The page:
The drug is not compatible with alcohol. Avoid alcoholic beverages throughout the regimen and at least three days after. More products to eliminate are those containing propylene glycol, such as frostings, salad dressings, or flavored teas. The above-mentioned chemicals interact with metronidazole causing unwanted symptoms, namely flushing, headaches, and indigestion.
There are some groups of people metronidazole may not suitable for. Those are in particular people with nerve disorders (especially seizures), blood disorders, Cockayne, and Crohn’s disease. People with heart, liver or kidney problems as well as diabetes, also children and the elderly ought to use this medication with caution due to the increased risk of side effects.
Although well-controlled studies of metronidazole in pregnant women are insufficient, it has been assumed teratogenic; specifically, some studies revealed a probably higher risk of cleft lip. This has not been confirmed, though. However, the drug does penetrate the placental barrier and is consequently able to interfere with organogenesis in the fetus, and its influence is not known. It is also found in breast milk, so it is preferable to discontinue breastfeeding temporarily while on metronidazole.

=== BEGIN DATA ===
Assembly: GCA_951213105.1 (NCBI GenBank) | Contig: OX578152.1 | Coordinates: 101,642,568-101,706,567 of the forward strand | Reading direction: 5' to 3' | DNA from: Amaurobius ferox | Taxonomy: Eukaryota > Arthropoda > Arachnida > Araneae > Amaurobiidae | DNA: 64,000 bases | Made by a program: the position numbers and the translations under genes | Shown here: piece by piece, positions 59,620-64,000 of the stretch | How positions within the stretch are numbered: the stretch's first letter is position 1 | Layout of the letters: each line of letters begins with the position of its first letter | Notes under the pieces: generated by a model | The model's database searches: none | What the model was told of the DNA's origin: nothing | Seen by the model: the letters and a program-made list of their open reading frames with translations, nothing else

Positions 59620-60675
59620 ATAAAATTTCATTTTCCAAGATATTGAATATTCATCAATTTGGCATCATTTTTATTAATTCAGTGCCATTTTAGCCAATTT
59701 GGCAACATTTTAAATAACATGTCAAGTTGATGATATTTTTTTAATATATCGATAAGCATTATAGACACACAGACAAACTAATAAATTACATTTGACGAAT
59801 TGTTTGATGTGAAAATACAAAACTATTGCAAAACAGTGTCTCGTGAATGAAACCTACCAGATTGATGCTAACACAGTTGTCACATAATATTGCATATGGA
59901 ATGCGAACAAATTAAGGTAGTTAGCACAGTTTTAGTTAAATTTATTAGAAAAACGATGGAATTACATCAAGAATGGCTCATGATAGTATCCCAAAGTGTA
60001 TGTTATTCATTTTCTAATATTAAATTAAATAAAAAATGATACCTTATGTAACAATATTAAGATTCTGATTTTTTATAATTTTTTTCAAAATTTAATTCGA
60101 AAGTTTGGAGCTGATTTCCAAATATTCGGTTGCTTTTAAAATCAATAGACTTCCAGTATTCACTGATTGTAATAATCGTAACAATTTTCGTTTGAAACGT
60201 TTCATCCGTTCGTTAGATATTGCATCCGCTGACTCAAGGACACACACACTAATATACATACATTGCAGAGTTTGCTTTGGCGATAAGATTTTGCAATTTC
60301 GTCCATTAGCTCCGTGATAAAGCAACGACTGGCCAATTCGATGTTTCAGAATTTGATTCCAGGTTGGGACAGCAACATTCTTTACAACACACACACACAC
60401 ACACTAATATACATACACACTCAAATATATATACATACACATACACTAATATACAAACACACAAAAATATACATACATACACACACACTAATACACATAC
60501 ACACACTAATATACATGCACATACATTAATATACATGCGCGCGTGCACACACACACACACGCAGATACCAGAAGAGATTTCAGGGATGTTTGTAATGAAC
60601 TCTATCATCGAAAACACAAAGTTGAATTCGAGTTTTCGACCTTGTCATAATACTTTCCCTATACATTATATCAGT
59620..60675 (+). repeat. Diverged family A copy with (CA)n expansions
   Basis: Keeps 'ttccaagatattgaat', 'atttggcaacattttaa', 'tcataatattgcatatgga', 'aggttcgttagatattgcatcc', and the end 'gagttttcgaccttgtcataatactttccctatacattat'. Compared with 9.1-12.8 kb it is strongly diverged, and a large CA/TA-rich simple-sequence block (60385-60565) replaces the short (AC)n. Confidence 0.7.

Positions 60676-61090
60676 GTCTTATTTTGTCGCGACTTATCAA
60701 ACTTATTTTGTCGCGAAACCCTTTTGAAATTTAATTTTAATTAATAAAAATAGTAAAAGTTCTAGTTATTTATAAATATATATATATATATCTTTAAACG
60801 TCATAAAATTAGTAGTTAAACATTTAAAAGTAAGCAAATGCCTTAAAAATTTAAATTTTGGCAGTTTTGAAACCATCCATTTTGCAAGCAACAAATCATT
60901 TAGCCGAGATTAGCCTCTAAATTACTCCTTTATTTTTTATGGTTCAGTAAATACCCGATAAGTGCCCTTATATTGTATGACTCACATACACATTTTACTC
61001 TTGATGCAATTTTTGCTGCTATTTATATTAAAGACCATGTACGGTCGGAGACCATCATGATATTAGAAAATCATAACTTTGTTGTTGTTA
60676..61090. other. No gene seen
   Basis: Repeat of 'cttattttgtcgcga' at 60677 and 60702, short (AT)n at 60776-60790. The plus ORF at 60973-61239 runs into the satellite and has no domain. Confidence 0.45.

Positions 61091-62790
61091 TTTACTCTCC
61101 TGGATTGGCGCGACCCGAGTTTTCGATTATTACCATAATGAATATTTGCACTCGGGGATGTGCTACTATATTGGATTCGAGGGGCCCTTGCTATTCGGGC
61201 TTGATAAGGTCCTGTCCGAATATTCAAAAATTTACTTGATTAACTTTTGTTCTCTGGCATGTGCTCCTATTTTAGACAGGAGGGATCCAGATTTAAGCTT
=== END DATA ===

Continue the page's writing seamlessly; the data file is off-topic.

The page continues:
Interactions with Other Drugs and Substances
Metronidazole is known to interact with over three hundred other drugs, therefore, the following list contains some of the most frequent interactions only: aspirin, metformin, magnesium sulfate, levofloxacin, prednisone, diazepam, lisinopril, and furosemide. Tell your physician about whatever medication you are currently taking or used to take relatively short time ago. For the same reason, any other prescriptions to patients who are taking metronidazole should be made with caution. Special focus should be put on blood thinners, antacids or laxative medicines, mineral supplements containing zinc, iron, calcium, or magnesium, tretinoin and isotretinoin, as well as any other antibiotics. Keep in mind the list is not complete, so please inform your physician on whatever you are taking.